Category Archives: Teacher’s Reference Guides

On Physics

Below is a “teacher’s reference guide” for the ideas found within The Latticework’s Physics discipline.

The idea is to help keep these valuable ideas top of mind so that they can hopefully become second nature. It’s also a great exercise to distill some of these rather complex ideas into as simple (but no simpler!) a form factor as possible, getting to its true essence.

On Chris Dixon

This “teacher’s reference guide” distills what I thought were some of Chirs Dixon’s more interesting blog posts and ideas. Don’t take my word for it, I’ve put together a complete compilation of his blog posts below that is well worth your time.

Chris Dixon first started a company called SiteAdvisor that helped users understand the safety and reputation of websites by testing the sites to find malware and spam. McAfee eventually bought it. His next venture was Hunch, a site that built a collective intelligence recommendation system, that was eventually acquired by eBay. Chris is now a partner at a16z, the “CAA” of venture capital.

Some of my key takeaways were around cryptocurrency (it allows computers to make commitments, amongst many other things, of course), the next paradigm shift will start off looking like a toy/hobby (what the richest and smartest do for fun on the weekends is what the mainstream will do in 10 years), and more related to network effects, startups, and venture capital.  

On Worldly Wisdom

Below is a “teacher’s reference guide” for the ideas found within The Latticework’s Worldly Wisdom discipline.

The idea is to help keep these valuable ideas top of mind so that they can hopefully become second nature. It’s also a great exercise to distill some of these rather complex ideas into as simple (but no simpler!) a form factor as possible, getting to its true essence.

On Dee Hock

I went down a deep rabbit hole on Dee Hock, the founder of VISA. His story is fascinating and his principles deeply resonate with me. After VISA, he dedicated his life to spreading the “chaordic” principles (a combination of chaos and order) that helped make VISA what it is today. We’d be wise to heed his message.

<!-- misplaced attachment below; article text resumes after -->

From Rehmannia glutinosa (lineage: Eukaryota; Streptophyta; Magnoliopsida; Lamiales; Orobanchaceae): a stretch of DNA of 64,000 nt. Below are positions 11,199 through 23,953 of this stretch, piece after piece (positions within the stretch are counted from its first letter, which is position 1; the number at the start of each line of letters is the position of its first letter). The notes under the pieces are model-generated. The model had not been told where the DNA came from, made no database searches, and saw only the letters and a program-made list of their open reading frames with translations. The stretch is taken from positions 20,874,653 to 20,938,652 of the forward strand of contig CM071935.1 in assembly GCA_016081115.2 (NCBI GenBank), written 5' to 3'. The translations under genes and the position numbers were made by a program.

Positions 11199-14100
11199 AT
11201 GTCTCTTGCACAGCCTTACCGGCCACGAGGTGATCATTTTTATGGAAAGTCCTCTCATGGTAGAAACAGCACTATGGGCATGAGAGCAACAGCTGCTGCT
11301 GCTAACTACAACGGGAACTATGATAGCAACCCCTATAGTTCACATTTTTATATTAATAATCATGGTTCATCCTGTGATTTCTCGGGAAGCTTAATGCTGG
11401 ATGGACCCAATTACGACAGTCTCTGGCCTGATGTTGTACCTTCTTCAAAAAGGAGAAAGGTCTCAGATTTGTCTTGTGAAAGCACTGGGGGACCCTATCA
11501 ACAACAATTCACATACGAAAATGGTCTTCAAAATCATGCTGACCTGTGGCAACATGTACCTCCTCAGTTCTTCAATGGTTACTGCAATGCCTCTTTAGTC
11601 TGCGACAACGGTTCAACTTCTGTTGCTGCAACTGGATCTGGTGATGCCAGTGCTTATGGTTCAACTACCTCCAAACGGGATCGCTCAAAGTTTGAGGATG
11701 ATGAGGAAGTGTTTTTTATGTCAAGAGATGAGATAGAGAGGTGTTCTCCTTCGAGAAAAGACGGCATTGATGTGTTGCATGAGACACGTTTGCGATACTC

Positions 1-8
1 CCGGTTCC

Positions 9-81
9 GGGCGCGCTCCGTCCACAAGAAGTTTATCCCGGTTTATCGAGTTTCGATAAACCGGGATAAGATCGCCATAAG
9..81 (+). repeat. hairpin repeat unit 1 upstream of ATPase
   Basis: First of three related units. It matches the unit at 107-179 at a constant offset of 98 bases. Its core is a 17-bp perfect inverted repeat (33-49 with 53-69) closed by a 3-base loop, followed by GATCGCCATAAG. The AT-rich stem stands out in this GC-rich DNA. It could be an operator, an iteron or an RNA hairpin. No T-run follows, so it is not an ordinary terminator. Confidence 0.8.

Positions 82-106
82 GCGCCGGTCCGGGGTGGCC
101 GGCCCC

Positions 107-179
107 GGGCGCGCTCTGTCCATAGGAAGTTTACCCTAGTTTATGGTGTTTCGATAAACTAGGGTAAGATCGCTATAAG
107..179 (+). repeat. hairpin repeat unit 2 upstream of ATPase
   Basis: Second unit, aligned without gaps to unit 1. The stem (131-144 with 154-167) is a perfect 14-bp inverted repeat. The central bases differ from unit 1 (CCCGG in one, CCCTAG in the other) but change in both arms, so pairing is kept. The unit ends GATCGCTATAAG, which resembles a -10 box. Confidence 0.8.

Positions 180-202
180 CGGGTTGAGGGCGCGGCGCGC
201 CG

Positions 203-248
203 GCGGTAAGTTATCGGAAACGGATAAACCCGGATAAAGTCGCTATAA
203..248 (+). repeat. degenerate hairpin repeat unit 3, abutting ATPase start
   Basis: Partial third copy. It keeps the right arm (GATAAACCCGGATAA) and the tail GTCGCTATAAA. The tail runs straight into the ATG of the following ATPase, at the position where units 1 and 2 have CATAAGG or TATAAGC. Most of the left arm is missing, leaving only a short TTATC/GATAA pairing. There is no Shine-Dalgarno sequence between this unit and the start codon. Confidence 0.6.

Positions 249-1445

Much of what he talks about will stay with me for a long time, but two in particular:

1) he loves the term “educe” which means to bring or draw forth something already present in a latent, or undeveloped form. We should aim to educe rather than induce (force or compel) others as this will help make people all-in and align with our vision.

2) his focus on aligning with nature, seeing everything as holistic and interconnected rather than siloed and fragmented.

On Edward Tufte

Edward Tufte is the godfather of data presentation/visualization. He seeks a more unified, holistic, and integrated model which makes learning more accurate, intuitive, simple, and fun. His books are beautiful and “self-exemplifying” – meaning he wanted the books themselves to reflect the principles he wanted to get across.

I have been studying Tufte’s work with a specific project in mind (to be revealed soon), but his key tenets are important and applicable for anybody seeking to better understand how to use data and visualizations to most effectively teach others, make effective presentations, and, inversely, to understand why certain images and techniques are ineffective.

On Bill Gurley’s Above the Crowd

I spent this past month reading Bill Gurley’s fantastic posts on Above the Crowd.

Bill has been blogging since 1996 and it was fascinating to look back through time and see his thinking and thought process over these past 25 years, specifically as it applies to technology and consumer internet companies. The link at the bottom of the page is a compilation of all his posts and my favorite were: The Most Powerful Internet Metric of All, The Smartest Price War Ever, All Revenue is Not Created Equal, and The Thing I Love Most About Uber.

On Howard Marks’ Memos

I spent a couple of months reading Howard Marks’ memos and have attempted to make a distilled “teacher’s reference guide” which (hopefully) describes his investing philosophy in a clear, effective, and concise manner. His focus on simple and truly important ideas throughout these nearly 30 years of memos was amazing to read about and I hope this comes across!

*The vast majority of the content is from Howard’s memos and not my own words. I’ve simply distilled, compiled, and added a few notes and references.

Seth Godin Freelancer Course

Don’t know what a freelancer even is? Want to know what they do and how to be successful doing it? There’s nobody better than Seth Godin. His daily blog is amazing and this class doesn’t disappoint. Check it out!

On How to Start a Startup

I spent some time carefully listening to and digesting Y-Combinator’s videos on starting a startup and have attempted to make a distilled “teacher’s reference guide” which (hopefully) offers an actionable and informative introduction to their powerful ideas for success and pitfalls to avoid.

*This is Y-Combinator’s content and not my own words. I’ve simply distilled, compiled, and added a few notes.

On Machine Learning

I spent a couple months reading deliberately on Artificial Intelligence and Machine Learning and its many off-shoots and applications. After summarizing the books I read and wrangling with the concepts for some time, I have attempted to make a distilled “teacher’s reference guide” or cheat sheet which (hopefully) describes the key terms and ideas in a clear, concise and applicable manner.

*The vast majority of the content is from the books and other resources and not my own words. I’ve simply distilled, compiled, and added a few notes. This is clearly my amateur attempt which I’m sure has many points that experts would refute or disapprove of. Please reach out with any suggestions as I plan to iterate and improve this document over time.